Modernist Cuisine: A Cooking Scientist’s Dilemma

Any article about science and cooking, much less one about a lab devoted to discovery and innovation within cooking, is bound to fascinate me, yet the idea of “modernist cuisine” leaves me feeling cold.

The gist of the article is that the former CTO of Microsoft started a lab devoted to inventions and cutting-edge technology. Somewhere down the line, he decided to figure out the science behind sous-vide cooking, because nobody had bothered to do so. Eventually, this led to devoting much of his lab work to the discovery of the properties of food; how heat travels through meat, the temperature & egg:liquid ratio required for certain consistencies of custard, and using vacuum chambers to get a novel consistency in a food.

On the one hand, I appreciate the hell out of this work. I love that we have the tools to look at a recipe and say “Okay, this is what is happening on a molecular level”. Through the science of cooking, one can understand the forces at work in a recipe, and therefore control what is happening and what will happen at its most basic level. This opens a world of possibilities for knowing one’s kitchen beyond following a recipe verbatim.

In our culture that prides individualism, I think that de-mystifying cooking is an important step toward getting people in the kitchen. When you don’t know what you’re doing, cooking is intimidating; it’s a field with its own language and a presupposition that one knows when a dish is “done”, not to mention the intimidating task of cleaning a pile of dishes afterwards. And because we’re increasingly isolated, we don’t have much of a food-based culture (at least beyond eating fast & cheap). For many people, “cooking” consists of Rice-a-Roni and baked chicken tenders, and convenience dictates that we eat out several times a week.

Once food is treated as an burdensome time-suck, recipes are no longer passed from one generation to the next, and people don’t get the hands-on training that was once necessary to maintain a homestead. Therefore, cooking (especially from scratch) is seen as an impenetrable, intimidating art. This means that we’re less likely to attempt to cook, which means we don’t teach their kids to cook ad nauseum. I fully support anything that makes cooking comprehensible, and I think something brutally objective clears the cloudy language of cooking (“Cook until mostly softened; how do I know what mostly looks like!?”).

But on the other hand, I don’t know how I feel about the fancy-pants preparation endorsed by this “modernist” cuisine. From the book’s description:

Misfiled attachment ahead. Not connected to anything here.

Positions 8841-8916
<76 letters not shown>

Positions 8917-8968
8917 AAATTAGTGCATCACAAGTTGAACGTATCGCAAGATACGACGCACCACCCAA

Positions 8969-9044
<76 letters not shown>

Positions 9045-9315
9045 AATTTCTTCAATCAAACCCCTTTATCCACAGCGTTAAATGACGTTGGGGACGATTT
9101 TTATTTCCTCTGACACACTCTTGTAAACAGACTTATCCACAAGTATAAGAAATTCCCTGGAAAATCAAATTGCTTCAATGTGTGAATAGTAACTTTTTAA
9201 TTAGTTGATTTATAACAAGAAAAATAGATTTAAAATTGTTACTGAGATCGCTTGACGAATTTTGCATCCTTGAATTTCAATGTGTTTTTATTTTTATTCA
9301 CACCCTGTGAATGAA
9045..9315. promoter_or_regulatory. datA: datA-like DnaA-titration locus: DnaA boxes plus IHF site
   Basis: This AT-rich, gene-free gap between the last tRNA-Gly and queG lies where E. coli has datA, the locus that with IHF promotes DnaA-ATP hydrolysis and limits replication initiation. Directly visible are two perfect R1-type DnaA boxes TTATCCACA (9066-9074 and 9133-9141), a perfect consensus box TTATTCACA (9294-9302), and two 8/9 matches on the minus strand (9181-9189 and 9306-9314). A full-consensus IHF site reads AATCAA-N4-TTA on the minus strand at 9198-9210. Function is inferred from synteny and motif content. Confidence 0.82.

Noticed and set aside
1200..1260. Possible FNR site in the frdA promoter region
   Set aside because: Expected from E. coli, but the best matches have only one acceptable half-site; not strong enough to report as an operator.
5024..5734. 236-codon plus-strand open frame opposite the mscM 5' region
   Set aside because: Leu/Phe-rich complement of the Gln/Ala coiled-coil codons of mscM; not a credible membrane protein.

“The authors and their 20-person team at The Cooking Lab have achieved astounding new flavors and textures by using tools such as water baths, homogenizers, centrifuges, and ingredients such as hydrocolloids, emulsifiers, and enzymes.”

Don’t get me wrong, this is all fascinating; I’m intrigued by the possibilities of food. I love that someone is able to use a centrifuge and vacuum chamber to create bizarre space food. But I also think that puts another wall between the common American and cooking. For example, once we have a notion of the “perfect” French fry, anything less could seem like a disappointment. Why should we bother cooking “good enough” when we can motor to the local McDonald’s and drop $1.39 on some pretty great fries that don’t take 2 hours of our time?

Also, I think it’s kind of silly to spend all this time and energy on new, expensive cooking techniques. I guess that rich guys will always do rich guy stuff to food, and rich guy technology has increased exponentially with time. Still, I think that rich guy stuff misses the point of cooking. To me, I love cooking for the sake of using my knowledge and abilities to feed my friends & family and to bring people together. I enjoy the challenge of a new recipe or technique, so maybe it’s only natural that a rich guy would stretch that envelope as far as he can.

But still, I think that objectifies the food itself, as in we find our pleasure in the end product rather than the non-quantifiable process it takes to get there. I think that’s a push for perfection or novelty, which is inherently unsustainable. Food shouldn’t be perfect; it’s most satisfying when it takes some guesswork, the help of your friends, and the inimitable je ne sais quoi of simply knowing a recipe (or the smug satisfaction one gets from stumbling into a well-prepared dish on the first try).

So, that’s why I’m torn. I love the discovery of food, and I would not turn down a chance to attend the 30-course feast at Intellectual Ventures. But chasing novelty or the perfect dish is unsustainable and kind of silly. I realize I’m making a Luddite-ish argument that borders on saying “this is unnatural, therefore bad”, which is inherently a slippery slope; as Nate Myhrvold (kind of arrogantly) points out, bread, wine, and cheese are all highly-processed foods, which is no different than what he’s doing. I guess I have to draw the line somewhere, and I choose to draw it at million dollar equipment.

I think the moral is that people will always try to do more with food, and that’s okay. But I think it says that the point of cooking is the food itself, which misses the point of friends, community, and the other unpurchasable imperfections that motivate me.


About zachatollah

I have ideas to extrovert, mostly about science, history, explosions, cooking, and the intersection of said topics.
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